Laura Gallon.


Laura Gallon is a PhD placement student at the British Library where she is working on a project assessing holdings of migrant narratives in the North American collections. She is in the second year of her PhD at the University of Sussex which is looking at contemporary American short fiction by immigrant women writers. Her placement is supported by the Eccles Centre for American Studies.


01 August 2018

Canada and Its Literature: A Tale of More Than Two Cultures 1/2

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On July 9th, Michael Ondaatje was awarded the prestigious Golden Man Booker Prize for his international bestseller, The English Patient, voted the readers’ favourite winner in 50 years. Ondaatje was born in Sri Lanka of Dutch-Tamil-Sinhalese descent, and moved to England as a twelve-year-old before settling in Canada eight years later. His novel, written in 1992, moves between Egypt, Italy, India, Canada and England and marked a turning point for Canadian literature. Not only was it the first Canadian book ever to win the Booker Prize, but by instantly becoming an international bestseller it arguably paved the way for fellow migrant/multicultural Canadian writers on the international scene. Its seemingly never-ending success underlines our contemporary – and apparently unwavering – fascination with migrant writing since the 1980s.  Given the current context of global migration, the related refugee crises and the fact that 3.3% of the world’s population currently lives outside the country of their birth, Ondaatje’s achievement is a useful opportunity to explore the importance of immigrant writing in Canadian literature.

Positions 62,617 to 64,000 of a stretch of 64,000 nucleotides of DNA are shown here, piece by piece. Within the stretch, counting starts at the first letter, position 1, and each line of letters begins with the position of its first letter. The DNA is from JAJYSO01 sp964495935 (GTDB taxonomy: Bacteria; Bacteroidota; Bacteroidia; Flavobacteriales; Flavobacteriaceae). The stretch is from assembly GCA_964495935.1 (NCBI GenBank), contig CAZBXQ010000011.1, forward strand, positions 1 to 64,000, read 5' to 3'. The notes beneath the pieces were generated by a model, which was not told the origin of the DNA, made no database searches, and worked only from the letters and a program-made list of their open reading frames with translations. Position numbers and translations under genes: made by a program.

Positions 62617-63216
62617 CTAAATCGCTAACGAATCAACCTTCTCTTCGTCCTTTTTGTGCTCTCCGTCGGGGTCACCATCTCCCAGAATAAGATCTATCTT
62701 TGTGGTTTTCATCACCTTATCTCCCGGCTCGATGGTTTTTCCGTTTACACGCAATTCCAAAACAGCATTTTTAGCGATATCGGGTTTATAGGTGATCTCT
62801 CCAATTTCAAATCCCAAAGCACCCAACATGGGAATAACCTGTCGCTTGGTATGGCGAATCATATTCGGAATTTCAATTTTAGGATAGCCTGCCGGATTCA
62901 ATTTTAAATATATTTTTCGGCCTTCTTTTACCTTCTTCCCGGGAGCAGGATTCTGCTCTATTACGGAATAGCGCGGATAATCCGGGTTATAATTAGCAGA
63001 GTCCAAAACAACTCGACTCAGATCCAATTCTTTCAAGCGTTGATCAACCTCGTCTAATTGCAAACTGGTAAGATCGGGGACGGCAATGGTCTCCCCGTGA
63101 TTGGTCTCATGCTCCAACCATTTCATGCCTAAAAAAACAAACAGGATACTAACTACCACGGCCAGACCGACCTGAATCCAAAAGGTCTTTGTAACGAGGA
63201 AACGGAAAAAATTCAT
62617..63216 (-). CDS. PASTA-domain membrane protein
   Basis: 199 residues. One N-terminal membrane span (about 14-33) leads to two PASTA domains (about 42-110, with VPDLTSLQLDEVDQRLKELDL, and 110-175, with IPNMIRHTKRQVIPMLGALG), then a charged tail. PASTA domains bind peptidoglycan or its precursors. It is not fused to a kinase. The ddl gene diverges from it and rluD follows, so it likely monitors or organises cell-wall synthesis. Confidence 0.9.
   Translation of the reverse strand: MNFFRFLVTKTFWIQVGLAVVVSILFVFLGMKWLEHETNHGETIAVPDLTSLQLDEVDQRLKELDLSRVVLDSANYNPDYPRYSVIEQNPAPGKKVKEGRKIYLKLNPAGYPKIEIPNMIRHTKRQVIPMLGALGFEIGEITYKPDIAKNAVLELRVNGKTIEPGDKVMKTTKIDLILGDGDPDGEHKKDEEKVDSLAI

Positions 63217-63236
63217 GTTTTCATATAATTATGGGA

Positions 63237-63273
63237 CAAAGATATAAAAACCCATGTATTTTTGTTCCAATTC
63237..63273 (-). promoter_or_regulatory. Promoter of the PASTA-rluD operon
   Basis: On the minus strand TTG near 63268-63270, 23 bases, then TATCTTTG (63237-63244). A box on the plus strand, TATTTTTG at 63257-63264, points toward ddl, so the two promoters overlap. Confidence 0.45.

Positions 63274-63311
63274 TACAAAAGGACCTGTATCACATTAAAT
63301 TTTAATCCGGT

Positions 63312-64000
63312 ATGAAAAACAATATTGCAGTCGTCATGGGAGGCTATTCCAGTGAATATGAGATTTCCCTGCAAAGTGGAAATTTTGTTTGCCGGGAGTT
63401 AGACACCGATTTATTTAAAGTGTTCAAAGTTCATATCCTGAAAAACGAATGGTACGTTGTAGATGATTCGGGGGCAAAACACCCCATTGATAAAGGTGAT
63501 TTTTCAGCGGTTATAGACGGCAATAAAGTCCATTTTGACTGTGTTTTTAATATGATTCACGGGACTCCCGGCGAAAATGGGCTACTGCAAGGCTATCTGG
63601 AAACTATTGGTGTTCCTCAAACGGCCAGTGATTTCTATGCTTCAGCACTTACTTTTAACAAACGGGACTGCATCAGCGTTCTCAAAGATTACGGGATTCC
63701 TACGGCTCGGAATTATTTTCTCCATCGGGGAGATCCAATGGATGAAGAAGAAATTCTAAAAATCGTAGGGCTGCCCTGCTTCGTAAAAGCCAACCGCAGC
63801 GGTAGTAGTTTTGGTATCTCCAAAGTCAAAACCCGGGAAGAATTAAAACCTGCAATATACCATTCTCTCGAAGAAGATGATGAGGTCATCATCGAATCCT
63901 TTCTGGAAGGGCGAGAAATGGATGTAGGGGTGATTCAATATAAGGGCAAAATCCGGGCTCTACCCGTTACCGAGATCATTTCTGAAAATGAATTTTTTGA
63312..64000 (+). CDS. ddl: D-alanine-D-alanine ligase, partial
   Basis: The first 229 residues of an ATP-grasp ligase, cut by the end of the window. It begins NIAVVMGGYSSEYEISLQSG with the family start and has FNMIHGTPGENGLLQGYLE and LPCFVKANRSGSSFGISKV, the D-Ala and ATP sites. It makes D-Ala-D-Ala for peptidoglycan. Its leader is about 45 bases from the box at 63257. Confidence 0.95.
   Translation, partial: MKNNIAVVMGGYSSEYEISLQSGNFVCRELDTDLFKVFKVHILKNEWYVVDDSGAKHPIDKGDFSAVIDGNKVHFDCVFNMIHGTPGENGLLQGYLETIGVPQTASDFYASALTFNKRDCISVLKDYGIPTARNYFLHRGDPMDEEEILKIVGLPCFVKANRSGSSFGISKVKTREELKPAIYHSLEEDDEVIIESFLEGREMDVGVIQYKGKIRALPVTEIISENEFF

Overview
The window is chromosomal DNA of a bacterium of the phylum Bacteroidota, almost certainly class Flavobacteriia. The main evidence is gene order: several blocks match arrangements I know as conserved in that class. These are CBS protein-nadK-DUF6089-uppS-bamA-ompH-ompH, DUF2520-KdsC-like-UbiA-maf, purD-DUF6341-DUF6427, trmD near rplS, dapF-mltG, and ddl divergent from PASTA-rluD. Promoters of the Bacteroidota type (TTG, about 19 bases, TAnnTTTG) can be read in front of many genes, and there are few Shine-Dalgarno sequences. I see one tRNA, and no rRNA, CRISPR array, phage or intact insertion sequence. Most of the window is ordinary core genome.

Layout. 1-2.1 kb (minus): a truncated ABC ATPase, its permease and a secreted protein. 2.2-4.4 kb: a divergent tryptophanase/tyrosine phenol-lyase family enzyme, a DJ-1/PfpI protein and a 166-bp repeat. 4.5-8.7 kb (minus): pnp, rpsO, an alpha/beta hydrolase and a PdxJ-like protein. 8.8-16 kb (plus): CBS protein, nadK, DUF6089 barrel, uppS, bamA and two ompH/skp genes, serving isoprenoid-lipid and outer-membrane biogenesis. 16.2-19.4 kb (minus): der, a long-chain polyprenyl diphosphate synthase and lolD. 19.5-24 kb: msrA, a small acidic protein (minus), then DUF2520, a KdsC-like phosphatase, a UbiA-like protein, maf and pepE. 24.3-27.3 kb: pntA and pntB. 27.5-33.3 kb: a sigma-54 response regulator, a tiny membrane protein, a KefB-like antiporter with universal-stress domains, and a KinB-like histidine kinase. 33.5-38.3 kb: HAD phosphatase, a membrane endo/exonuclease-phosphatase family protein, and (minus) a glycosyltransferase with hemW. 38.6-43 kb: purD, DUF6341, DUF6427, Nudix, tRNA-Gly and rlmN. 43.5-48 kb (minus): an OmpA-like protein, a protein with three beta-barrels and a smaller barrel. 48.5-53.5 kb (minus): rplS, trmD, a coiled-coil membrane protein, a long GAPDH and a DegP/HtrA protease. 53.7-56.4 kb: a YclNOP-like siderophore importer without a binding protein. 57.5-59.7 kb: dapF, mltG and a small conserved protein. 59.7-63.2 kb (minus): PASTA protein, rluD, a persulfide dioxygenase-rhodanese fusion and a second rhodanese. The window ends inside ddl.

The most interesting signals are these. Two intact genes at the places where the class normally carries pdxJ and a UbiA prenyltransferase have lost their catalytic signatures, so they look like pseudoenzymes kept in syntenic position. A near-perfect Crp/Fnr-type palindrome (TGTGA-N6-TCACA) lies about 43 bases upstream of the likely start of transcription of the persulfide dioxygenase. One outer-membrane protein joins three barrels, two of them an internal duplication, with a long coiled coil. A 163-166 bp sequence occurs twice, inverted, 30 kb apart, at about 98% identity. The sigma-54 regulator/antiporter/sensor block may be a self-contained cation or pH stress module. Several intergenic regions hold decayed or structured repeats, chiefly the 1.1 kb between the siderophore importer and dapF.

Michael Ondaatje
Michael Ondaatje speaks for the Tulane Great Writer Series presented by the Creative Writing Fund of the Department of English. Dixon Hall; October 25, 2010. Wikimedia Commons

In recent years, much attention has been given to migrant literature from the United States. You may have come across some critically-acclaimed and award-winning migrant bestsellers such as Imbolo Mbue’s Behold the Dreamers (2016), Chimamanda Ngozi Adichie’s Americanah (2013), Junot Diaz’s The Brief Wondrous Life of Oscar Wao (2007), Mohsin Hamid’s The Reluctant Fundamentalist (2007) or Khaled Hosseini’s The Kite Runner (2003). Experiences of migration have proven to be creatively inspiring for writers and lucrative for publishers, and fiction writers from both migrant backgrounds and others were encouraged to give the genre a try.